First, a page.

Japan's All Nippon Airways Tries All-For-One Sales Strategy

Posted by: Kenji Hall on March 9, 2009

The economic downturn has made the Japanese infrequent flyers. But All Nippon Airways, Japan’s No. 1 carrier and the world’s biggest (by passenger totals), has what amounts to a hail-mary strategy: Turn every employee into a salesperson.

In an attempt to halt a four-month decline in passengers, ANA’s top brass has asked all 32,000 employees to take the hard sell to friends, family and acquaintances, according to the daily Yomiuri Shimbun. They are doling out big discounts on flights and vacation packages. The sales blitz comes as a last-ditch effort before the airline closes its books for the March 31 end of the fiscal year.

The company hasn’t set targets for how much business it aims to bring in but it’s hoping the push will result in an extra $160 per employee—about $5.1 million. That amounts to a rounding error in ANA’s expected $14.6 billion in revenues this fiscal year and it won’t do much to offset the expected 13% drop from the previous year.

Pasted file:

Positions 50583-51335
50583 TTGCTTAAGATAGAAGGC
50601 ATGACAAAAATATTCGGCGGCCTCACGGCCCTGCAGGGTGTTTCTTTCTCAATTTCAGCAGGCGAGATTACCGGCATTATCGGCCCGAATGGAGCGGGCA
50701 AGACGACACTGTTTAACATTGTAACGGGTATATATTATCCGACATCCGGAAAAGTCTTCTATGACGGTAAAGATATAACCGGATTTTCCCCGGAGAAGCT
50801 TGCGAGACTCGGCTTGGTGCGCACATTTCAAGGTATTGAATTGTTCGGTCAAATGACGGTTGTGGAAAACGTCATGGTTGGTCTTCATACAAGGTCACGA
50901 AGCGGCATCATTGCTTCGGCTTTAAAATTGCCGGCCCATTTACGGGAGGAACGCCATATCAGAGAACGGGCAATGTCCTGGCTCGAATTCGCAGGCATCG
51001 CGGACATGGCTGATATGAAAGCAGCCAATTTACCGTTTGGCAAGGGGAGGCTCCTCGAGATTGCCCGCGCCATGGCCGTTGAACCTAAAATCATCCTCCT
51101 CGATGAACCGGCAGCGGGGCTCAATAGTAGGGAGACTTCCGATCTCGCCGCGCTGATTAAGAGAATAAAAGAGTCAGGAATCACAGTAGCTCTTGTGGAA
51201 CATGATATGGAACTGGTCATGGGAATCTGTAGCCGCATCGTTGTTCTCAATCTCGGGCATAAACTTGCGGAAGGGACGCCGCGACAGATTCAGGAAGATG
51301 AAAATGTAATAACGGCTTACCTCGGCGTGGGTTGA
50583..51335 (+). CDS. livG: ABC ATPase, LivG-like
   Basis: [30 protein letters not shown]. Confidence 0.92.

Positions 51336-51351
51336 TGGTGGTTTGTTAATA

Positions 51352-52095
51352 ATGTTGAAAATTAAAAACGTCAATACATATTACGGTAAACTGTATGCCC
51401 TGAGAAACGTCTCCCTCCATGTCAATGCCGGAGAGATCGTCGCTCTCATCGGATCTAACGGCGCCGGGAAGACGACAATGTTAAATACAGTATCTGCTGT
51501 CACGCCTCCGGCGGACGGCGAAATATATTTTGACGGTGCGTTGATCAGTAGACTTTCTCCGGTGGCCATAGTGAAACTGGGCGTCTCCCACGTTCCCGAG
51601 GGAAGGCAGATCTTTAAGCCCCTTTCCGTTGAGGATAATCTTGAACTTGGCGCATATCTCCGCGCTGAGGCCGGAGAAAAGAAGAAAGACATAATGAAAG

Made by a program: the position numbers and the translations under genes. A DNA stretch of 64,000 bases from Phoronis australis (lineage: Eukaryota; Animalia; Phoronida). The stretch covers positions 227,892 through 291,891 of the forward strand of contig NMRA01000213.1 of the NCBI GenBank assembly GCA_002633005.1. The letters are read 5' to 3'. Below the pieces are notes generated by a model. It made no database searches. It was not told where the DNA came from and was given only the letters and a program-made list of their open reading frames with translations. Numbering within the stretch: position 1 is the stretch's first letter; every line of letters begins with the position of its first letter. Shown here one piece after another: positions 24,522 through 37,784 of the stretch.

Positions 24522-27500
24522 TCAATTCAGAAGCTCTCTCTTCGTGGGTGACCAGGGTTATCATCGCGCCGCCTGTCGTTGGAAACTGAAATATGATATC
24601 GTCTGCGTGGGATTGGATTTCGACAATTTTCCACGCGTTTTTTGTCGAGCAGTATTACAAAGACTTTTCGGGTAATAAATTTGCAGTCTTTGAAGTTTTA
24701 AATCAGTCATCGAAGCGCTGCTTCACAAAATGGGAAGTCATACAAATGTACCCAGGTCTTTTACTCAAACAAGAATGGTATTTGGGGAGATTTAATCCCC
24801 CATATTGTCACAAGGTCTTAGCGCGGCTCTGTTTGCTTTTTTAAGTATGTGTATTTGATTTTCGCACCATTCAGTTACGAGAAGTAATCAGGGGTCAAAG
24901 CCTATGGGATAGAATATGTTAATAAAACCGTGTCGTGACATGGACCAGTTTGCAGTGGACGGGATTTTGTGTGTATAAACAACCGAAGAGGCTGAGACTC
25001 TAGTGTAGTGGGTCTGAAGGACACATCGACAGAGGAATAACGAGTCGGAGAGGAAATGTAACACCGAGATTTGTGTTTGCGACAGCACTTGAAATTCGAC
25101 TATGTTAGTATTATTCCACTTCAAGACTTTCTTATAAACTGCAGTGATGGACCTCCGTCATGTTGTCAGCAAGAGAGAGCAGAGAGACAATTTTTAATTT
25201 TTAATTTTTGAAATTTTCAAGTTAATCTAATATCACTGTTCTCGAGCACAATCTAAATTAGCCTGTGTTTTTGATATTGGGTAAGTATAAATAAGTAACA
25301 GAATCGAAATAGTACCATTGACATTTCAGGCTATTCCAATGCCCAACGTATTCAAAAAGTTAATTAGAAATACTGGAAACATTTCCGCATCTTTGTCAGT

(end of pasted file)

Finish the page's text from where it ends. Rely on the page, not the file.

But it’s just the kind of all-for-one effort that Japanese companies do during hard times to drive home “kikikan” (a sense of crisis, in Japanese) so employees will think about the little ways they can contribute to the bottom line.

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Bloomberg Businessweek’s team of Asia reporters brings you the latest insights on business, politics, technology and culture from some of the world’s biggest and fastest-growing economies.

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